Delhi – Dehradun (The Long Way Round)

Flashback to 2004

I had become a proud owner of a brand new Estem VXi and was eager to go on a long drive on it.  Oppurtunity presented itself in us being invited to a family function and presence was necessary… Asked my elder brother and his wife to pack their stuff and the 4 of us (2 of them with me and my better half) decided to stay overnight at Mussoorie and come down for the function in Dehradun, attend it and be on our way back home.

Well, the drive in itself was harrowing with the brand new car being smashed on the rear side by a truck and the remaining journey being spent with a sullen mood.  The saving grace was the drive from Dehradun to Dehi via Paonta Sahib, the route which I decided to take after that not so pleasant experience on the regular route via Meerut, Muzzafar Nagar, Roorkie.

Flash forward to November 2008

I had to go to Dehradun to finalize on a business venture and again I was in a dilemma… whether to venture on those not so friendly roads or go to Dehradun from the way I really went bonkers about (the Yamuna Nagar – Paonta Sahib Route)

Still undecided on the day of departure about the route to take, I decided to wing it depending on the time I left home and the time I was supposed to be there. 

1100 Hrs on D-Day

After getting ready, I was still double minded… but started riding and let my instinct lead me.  Finally, I ended up on NH-1, riding towards Dehradun via Shahbad – Sadhaura – Bilaspur – Chhachrauli – Khijrabad – Kalesar National Park – Paonta Sahib – Assan Barrage – Herbertpur.

The going was easy and nice and I was making good time and was in Panipat by 1230 Hrs.  as time went by, the weather bacame a spoilsport and it was getting hotter by the minute. Since I was wearing a riding jacket, things pretty soon became hot under the collar.  Decided to bear the heat for the sake of safety and pretty soon, I had hit Pipli.  20 Kms to Shahbad and I took the right turn which would see me riding on the stae highway leading upto Yamuna Nagar.

The good thing for me,about riding on these roads, is that my ancestral village is situated on it and I would be crossing it while on my way to Yamuna Nagar.  Decided to halt on the road, outside the village and called up my brother who stays there, farming on the lands which have made us what we are.  Since he was out on an errand, I confirmed the route which I would have to take to reach D-Dun.  He advised me to ride straight for 12-13 kms till I hit a round-about, and then to take the right turn for Bilaspur and take the left turn from Bilaspur and head out to Chhachrauli and then onto Khijrabad and Paonta Sahib.

I started riding, following the route, I hit the round-about and then took the right turn and then all that was good in a rider’s world ended.  It was time for Anarchy to reign supreme. 

I was left on the mercy of road which had suffered the brunt of the heavy monsoons and were in the process of being re-paved.  Avoiding potholes the size of meteor craters and the diversions on the roads, I finally managed to limp into Bilaspur about 1 hour later… Earlier I was running neck to neck with the clock but after this experience, I ended up being so late that I stopped caring.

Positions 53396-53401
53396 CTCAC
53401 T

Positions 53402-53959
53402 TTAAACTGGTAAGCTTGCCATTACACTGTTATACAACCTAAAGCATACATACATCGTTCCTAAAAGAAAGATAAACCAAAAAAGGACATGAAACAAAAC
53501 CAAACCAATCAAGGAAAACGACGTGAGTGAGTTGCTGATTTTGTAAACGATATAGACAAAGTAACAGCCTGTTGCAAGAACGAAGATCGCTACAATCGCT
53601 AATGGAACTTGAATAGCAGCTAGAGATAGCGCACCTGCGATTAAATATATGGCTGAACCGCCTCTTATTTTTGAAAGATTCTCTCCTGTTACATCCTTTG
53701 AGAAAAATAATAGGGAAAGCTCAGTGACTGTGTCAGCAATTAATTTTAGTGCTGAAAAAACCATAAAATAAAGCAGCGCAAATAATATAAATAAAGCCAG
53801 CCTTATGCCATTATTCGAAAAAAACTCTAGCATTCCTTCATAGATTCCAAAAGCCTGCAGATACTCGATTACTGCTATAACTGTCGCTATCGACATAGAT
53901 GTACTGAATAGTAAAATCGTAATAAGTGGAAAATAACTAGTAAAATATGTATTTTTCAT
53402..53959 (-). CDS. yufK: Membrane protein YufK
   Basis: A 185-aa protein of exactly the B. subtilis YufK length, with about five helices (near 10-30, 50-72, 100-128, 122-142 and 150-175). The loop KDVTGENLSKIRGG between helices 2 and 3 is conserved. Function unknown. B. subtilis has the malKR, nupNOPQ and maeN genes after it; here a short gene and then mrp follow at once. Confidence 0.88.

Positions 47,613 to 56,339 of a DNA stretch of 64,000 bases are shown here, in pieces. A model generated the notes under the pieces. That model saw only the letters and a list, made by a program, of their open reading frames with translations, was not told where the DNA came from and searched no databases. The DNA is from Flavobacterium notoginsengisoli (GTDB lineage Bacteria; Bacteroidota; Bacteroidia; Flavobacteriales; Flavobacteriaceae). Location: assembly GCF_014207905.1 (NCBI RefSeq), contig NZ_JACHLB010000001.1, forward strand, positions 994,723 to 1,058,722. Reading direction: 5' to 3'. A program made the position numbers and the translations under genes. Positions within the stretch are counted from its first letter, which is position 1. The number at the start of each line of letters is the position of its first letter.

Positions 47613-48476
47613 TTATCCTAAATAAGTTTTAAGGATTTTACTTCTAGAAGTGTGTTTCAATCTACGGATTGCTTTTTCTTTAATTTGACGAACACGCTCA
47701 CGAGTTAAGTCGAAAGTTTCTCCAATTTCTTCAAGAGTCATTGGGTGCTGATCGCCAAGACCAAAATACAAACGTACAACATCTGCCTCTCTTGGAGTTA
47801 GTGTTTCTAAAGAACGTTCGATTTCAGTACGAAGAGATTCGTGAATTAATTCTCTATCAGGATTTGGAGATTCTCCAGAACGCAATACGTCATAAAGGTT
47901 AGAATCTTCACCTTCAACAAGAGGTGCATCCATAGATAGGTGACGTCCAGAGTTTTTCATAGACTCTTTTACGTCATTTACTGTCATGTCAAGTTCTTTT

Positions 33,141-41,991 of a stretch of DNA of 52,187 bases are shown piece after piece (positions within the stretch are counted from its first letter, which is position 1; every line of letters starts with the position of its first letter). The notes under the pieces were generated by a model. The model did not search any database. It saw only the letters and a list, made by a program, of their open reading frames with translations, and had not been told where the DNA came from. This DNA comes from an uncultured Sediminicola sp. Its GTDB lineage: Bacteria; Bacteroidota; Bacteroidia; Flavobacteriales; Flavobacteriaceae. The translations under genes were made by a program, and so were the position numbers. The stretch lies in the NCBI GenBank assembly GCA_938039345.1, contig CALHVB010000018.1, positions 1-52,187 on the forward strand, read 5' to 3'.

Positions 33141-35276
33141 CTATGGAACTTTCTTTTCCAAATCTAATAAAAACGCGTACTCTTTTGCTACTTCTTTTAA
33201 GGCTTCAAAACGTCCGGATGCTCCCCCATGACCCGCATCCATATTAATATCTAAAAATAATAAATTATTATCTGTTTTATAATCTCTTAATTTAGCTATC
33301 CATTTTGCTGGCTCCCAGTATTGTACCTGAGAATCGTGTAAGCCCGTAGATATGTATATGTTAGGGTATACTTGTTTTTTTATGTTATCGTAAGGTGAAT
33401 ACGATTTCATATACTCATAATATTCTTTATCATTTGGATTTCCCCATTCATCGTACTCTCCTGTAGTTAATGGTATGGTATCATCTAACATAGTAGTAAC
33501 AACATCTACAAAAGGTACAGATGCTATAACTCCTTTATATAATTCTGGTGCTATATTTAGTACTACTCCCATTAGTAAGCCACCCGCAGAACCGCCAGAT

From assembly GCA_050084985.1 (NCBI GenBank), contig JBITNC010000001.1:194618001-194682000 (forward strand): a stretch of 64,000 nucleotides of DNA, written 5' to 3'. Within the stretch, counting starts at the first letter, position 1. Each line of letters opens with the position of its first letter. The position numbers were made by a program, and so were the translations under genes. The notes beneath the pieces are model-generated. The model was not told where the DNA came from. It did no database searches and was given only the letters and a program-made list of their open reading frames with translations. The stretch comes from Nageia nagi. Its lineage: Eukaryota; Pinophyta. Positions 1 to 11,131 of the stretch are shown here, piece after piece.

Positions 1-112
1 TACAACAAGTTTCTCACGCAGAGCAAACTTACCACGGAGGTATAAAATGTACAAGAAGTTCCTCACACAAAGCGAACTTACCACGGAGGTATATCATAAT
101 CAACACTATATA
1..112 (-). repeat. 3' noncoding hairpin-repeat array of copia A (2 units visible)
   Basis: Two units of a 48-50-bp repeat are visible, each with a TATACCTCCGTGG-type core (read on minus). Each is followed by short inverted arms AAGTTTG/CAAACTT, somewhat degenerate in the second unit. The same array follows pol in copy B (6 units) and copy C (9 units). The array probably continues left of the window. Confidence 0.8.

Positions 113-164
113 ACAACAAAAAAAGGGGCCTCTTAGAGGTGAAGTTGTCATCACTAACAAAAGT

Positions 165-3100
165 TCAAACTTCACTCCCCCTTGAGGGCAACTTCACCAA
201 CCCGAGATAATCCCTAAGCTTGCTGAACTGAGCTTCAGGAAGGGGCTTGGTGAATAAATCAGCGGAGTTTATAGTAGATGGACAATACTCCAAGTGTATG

Now the only agenda was to be able to ride through this nightmarish terrain safely and I decided to forsake speed for it.  Barely riding at 20 KMPH, I managed to reach the Chhachrauli turn and then took the right turn for Khijrabad.  Had to negotiate this with special care, given the fact that the road condition was trecherous and there were so many trucks that I lost count.  some were plying the road and some just stood there, in the middle of the road till the “Khalasi” (helper) got something for the “Ustaad” (driver).

Many people would figure that how could the roads be so bad… figure this…  There are stone quarries and dirt mining happening on the entire route till the time you hit the entry for Kalesar National Park, I guess Harayana’s one and only N.P.  The mined stones are then taken to the crushers to reduce the giant rocks to small pebbles and then loaded (read over-loaded) on the trucks for transportation.  and guess which route do they take to reach the nearest town?  The one I had travelled on.  This results in the road taking a huge punishment and the condition worsens day by day.  Now add in the more than heavy monsoons we faced this year, and the road starts to crack, break and the tarred road starts to peel away from the surface, leaving a crater…  This is further worsened as more and more traffic passes over it, further deepening it and then it becomes a traffic hazard, which most people try and avoid, swerving while zipping on the road and then head up into the oncoming traffic and more often than not, you end up in a head-on collision with oncoming traffic.